Duke's Leona Maguire Wins ANNIKA Award for 2nd Time
Leona Maguire's stroke average was the lowest in 15 years<br>(Golfweek photo)
Leona Maguire's stroke average was the lowest in 15 years
(Golfweek photo)

A familiar face received the honor for top player in Division I women’s college golf Wednesday, as Duke’s Leona Maguire was named the 2017 winner of the ANNIKA Award Presented by 3M.

The incoming Blue Devils senior captured the award for the second time in three years, first earning the honor in 2015 thanks to a breakout freshman campaign.

The award is voted on by college golfers, coaches and members of the golf media. UCLA’s Alison Lee was the inaugural winner in 2014, followed by Maguire in ’15 and UCLA’s Bronte Law the following year.

And now it’s Maguire again, as the Duke player becomes the first two-time winner of the honor.

“This award is a huge honor for me,” Maguire said on Golf Channel. “It’s something I’m very, very proud of to get the opportunity to win again.”

Even more remarkable: Maguire earns the honor in a season that at one point appeared it would be cut off.

As the fall portion of the season ended, Maguire appeared she might not even be eligible for the award by the conclusion of 2016-17. After all, the Irishwoman was in the midst of LPGA Q-School and looking good to get through and turn pro.

Instead, Maguire dropped out of the final stage and announced she would stay at Duke with plans to graduate in May of 2018.

Once she returned this spring, Maguire ramped up her domination.

After a fall that included top-three finishes in all three starts, Maguire added on three victories in the spring and never produced a result worse than T-6.

That would be T-6 or better finishes in all 10 of her 2016-17 starts. But that doesn’t do the season full justice. Maguire had three wins, two seconds and three thirds in 2016-17. One of those wins was an ACC Championship triumph, and Maguire tied for second at the NCAA Championship.

Maguire ended the season No. 1 in the Golfweek/Sagarin women’s college rankings and her 70.29 scoring average was the lowest single-season scoring average in Division I women’s college golf since Lorena Ochoa posted a 70.13 average for the 2001-02 season.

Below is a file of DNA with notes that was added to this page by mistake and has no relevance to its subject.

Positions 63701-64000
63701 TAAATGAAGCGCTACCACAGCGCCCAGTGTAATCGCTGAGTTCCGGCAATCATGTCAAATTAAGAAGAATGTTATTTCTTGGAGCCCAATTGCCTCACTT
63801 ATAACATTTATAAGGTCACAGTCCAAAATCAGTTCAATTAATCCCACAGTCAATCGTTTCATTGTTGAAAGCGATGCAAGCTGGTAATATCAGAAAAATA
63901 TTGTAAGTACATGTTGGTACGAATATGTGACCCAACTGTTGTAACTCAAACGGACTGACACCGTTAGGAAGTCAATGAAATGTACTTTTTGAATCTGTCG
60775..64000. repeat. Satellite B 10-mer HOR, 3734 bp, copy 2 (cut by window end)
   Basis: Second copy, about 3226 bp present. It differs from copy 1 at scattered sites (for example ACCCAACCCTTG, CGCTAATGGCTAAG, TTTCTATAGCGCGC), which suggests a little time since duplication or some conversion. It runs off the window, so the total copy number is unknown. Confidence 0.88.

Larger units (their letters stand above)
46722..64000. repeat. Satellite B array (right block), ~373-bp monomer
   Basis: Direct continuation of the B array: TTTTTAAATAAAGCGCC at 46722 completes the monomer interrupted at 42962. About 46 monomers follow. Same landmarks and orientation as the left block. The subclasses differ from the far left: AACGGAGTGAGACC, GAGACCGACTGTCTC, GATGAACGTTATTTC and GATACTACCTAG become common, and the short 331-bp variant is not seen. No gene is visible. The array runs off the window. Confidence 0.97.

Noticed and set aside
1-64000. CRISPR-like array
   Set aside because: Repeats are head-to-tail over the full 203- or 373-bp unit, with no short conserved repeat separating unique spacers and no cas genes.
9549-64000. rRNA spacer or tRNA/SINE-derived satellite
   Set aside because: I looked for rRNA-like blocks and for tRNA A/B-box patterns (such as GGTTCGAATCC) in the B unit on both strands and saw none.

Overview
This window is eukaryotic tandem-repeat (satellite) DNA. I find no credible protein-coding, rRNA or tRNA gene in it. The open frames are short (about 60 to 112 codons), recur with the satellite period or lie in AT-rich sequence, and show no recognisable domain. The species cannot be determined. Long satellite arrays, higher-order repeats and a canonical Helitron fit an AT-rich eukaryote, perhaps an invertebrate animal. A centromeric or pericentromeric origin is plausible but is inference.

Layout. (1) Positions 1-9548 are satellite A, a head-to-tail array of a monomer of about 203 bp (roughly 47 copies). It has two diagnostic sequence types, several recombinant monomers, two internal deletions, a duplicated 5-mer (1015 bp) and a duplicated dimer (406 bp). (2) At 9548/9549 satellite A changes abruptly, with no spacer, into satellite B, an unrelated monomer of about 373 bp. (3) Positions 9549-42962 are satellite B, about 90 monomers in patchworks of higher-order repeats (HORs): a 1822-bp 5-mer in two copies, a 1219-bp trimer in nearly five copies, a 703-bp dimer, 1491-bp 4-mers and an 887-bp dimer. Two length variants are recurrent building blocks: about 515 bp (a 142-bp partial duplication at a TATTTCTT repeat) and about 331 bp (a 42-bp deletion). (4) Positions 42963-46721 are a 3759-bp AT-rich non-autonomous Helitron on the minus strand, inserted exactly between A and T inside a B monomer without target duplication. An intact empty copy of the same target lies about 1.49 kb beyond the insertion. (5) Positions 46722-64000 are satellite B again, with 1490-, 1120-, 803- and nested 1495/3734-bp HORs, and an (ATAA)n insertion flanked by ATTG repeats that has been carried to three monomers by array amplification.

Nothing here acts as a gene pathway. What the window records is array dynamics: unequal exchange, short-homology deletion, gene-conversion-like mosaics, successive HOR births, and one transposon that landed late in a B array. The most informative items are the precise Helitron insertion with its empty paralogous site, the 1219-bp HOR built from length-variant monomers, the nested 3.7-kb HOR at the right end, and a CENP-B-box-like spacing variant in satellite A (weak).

Maguire had previously been named the 2017 Women’s Golf Coaches Association National Player of the Year.

While by the numbers this is Maguire’s best season yet at Duke, the Irishwoman has also been revered for her unbelievable consistency as a Blue Devil.

Maguire’s freshman ANNIKA-winning season also produced three wins, and just one of her finishes in 2014-15 was outside the top 10. Her sophomore year was considered a down campaign, yet Maguire still had a win and six total top-10 finishes in nine starts.

In 30 stroke-play events in college, Maguire has seven wins and 26 top-10 finishes.

Her consistently high play amazes her own teammates.

Duke’s Virginia Elena Carta, the 2016 NCAA Division I individual champion, noted that there’s no secret to Maguire’s success: Hard work.

A simple concept, but Maguire’s level of devotion is painstaking and hardly matched. Carta said Maguire has the rare mix of high quality AND quantity in her practice sessions.

And Maguire is up for anything. Remember that cold, windy and rainy nightmare of a first round that greeted competitors at last month’s NCAA Women’s Championship? Maguire had already experienced that in a way.

One day last spring, teammates were playing a casual round at Duke University Golf Club but cold, rainy, windy conditions came down. All of the team members decided to bag the round and go inside … except Leona Maguire (and twin sister and teammate Lisa).

That’s Leona Maguire: Relentless. One of the junior’s three victories this season was a tie for first in February at the Northrop Grumman Regional Challenge. Carta thought her teammate would be thrilled with the performance – Maguire’s first win of the season – but Maguire was instead unimpressed with the shared title.

“She knew she could have done much better than that,” Carta said. “She always tries to improve no matter what.”

Maguire can still improve after two ANNIKA wins in three years? That’s a scary proposition.


Created in 2014, the ANNIKA Award presented by Stifel is annually given to the top female U.S. collegiate golfer; the winner voted on by college golfers, coaches and members of the golf media. Named for and presented by Annika Sorenstam, the award was created in partnership with the Haskins Foundation and ANNIKA Foundation to acknowledge the top female golfer at the end of the season and to match the Haskins Award presented by Stifel, which acknowledges the top male Division I collegiate golfer.

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